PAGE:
Charter schools hand out Lighthouse Awards
They had known for two months they were selected as being the best of the best, and on Friday, in front of their peers, they finally got their awards.
More than 150 teachers, administrators and their loved ones came to the Lighthouse Awards dinner Friday at the Cape Coral Yacht Club, sponsored by the Cape Coral Municipal Charter School Foundation.
Eric Feichthaler, vice president of the foundation and former Cape Coral mayor, said the award symbolizes and honors the best teachers each year at the system’s four charter schools, much in the same way the Golden Apple does for Lee County.
“This shows as a foundation we are dedicated to teaching the kids in the city. We have 3,000 students today, which is relatively small, but our high school is one of the top schools nationally,” Feichthaler said. “Oasis kids are always testing higher because of great teachers and parental involvement.”
The winners were surprised in their classrooms in February with the news, and on Friday the top teachers at the four charter schools, Kathy Rivadeneira of Christa McAuliffe, Katie Chaney of Oasis Elementary, Andy McCarthy at Oasis Middle and Frank Haba at Oasis High School, were given awards, along with a non-instructional employee, Paul Pescatrice.
Also receiving awards were Distinguished Educators: Christi Llanes at Christi McAuliffe, Janet Altini, Joshua Zedd and Sara Myers at Oasis Elementary, Jamie Ebbert, Adam Nowicki and Katie O’Reilly at Oasis Middle, and Barb Hess and Karen Wolters at Oasis High.
“We are truly blessed to have this caliber of educators. I am humbled every day I talk about how awesome our school system is,” said Oasis Elementary Principal Steven Hook, who was the master of ceremonies. “No matter if they’re in the cafeteria or custodians, they are here to serve the children.”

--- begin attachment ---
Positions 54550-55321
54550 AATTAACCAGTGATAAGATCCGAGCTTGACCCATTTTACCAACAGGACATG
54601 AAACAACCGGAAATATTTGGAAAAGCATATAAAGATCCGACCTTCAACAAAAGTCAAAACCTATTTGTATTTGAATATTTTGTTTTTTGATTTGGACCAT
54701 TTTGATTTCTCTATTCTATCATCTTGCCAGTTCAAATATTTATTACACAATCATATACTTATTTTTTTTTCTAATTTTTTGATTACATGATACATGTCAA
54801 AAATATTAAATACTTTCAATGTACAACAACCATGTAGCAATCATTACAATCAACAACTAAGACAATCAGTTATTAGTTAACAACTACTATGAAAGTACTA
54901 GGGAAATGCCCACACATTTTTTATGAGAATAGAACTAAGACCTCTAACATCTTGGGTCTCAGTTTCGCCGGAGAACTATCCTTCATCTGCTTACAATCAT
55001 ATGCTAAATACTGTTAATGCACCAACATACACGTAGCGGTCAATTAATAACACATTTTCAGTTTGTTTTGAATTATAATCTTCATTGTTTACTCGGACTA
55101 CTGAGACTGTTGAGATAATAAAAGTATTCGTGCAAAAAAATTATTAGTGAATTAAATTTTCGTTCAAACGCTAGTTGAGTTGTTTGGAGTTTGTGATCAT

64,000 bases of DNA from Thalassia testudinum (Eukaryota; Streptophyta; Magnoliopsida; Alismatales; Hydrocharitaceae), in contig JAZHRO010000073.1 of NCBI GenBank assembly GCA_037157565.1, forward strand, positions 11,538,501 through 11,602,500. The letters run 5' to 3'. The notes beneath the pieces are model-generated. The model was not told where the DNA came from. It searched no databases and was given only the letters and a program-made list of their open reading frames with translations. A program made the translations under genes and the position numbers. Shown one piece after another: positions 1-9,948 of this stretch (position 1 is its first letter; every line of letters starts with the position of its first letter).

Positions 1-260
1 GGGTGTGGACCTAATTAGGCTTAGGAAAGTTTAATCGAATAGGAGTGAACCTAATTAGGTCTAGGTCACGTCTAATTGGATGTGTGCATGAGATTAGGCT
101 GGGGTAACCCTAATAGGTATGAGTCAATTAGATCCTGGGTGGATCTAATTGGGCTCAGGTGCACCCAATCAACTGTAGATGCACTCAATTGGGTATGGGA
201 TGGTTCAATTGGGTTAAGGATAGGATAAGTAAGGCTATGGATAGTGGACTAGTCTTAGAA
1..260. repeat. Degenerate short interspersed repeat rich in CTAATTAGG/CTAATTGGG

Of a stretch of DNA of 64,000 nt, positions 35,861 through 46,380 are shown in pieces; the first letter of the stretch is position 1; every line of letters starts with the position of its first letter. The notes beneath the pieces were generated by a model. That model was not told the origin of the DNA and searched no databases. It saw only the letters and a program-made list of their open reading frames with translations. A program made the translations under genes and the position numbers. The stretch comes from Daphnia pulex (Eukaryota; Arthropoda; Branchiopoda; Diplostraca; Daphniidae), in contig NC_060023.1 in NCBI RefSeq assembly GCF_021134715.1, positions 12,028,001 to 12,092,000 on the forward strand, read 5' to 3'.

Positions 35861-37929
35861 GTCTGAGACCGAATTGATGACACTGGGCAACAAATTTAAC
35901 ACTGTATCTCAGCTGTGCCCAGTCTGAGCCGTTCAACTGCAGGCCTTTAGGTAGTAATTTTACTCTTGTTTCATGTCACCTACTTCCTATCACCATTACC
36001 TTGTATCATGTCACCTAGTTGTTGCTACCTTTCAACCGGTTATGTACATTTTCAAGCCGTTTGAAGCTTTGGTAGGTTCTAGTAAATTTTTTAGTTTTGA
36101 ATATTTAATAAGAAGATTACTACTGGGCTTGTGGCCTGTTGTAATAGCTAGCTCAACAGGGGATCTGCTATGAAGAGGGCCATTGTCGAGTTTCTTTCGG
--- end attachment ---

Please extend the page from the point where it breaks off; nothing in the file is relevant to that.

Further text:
The Lighthouse winners watched highlight movies of their accomplishments, got their awards and the opportunity to thank those who made the award possible.
All were humbled, some were emotional. Rivadeneira, a theatre teacher, was among those who was both as she talked about the long journey she took to became an educator, with her parents watching.
“The person I interviewed for this job told me I moved around a lot. I told her I hadn’t found my home yet. That was five years ago,” Rivadeneira said. “I love what I do here, who I work with and my students. I thank you for making me part of your family.”
“We don’t often see the end result from many of our students. Affirmation and appreciation means a lot,” Chaney said, who nearly walked away from teaching early in her career. “When I tell people where I work, I’m proud of it because of you.”
McCarthy talked about why he teaches. Simply, he believes in it.
“Teaching is what I was meant to do. Creating a learning experience is what I do. It should be something for the students and not the instructor. The students should be the ones going home tired, not the teacher,” McCarthy said.
Haba talked about his first year on the job, admitting he knew nothing about what he was doing, and thanked the students who he teaches daily.
The night was a celebration of what all the staff accomplished, especially the high school, which learned that day it was named one of the most challenging high schools in the nation.
“This is a night to celebrate the culmination of what started in August,” said Charter School Superintendent Nelson Stephenson. “We don’t focus on the test, we focus on the student and what it takes for him to be successful in the real world.”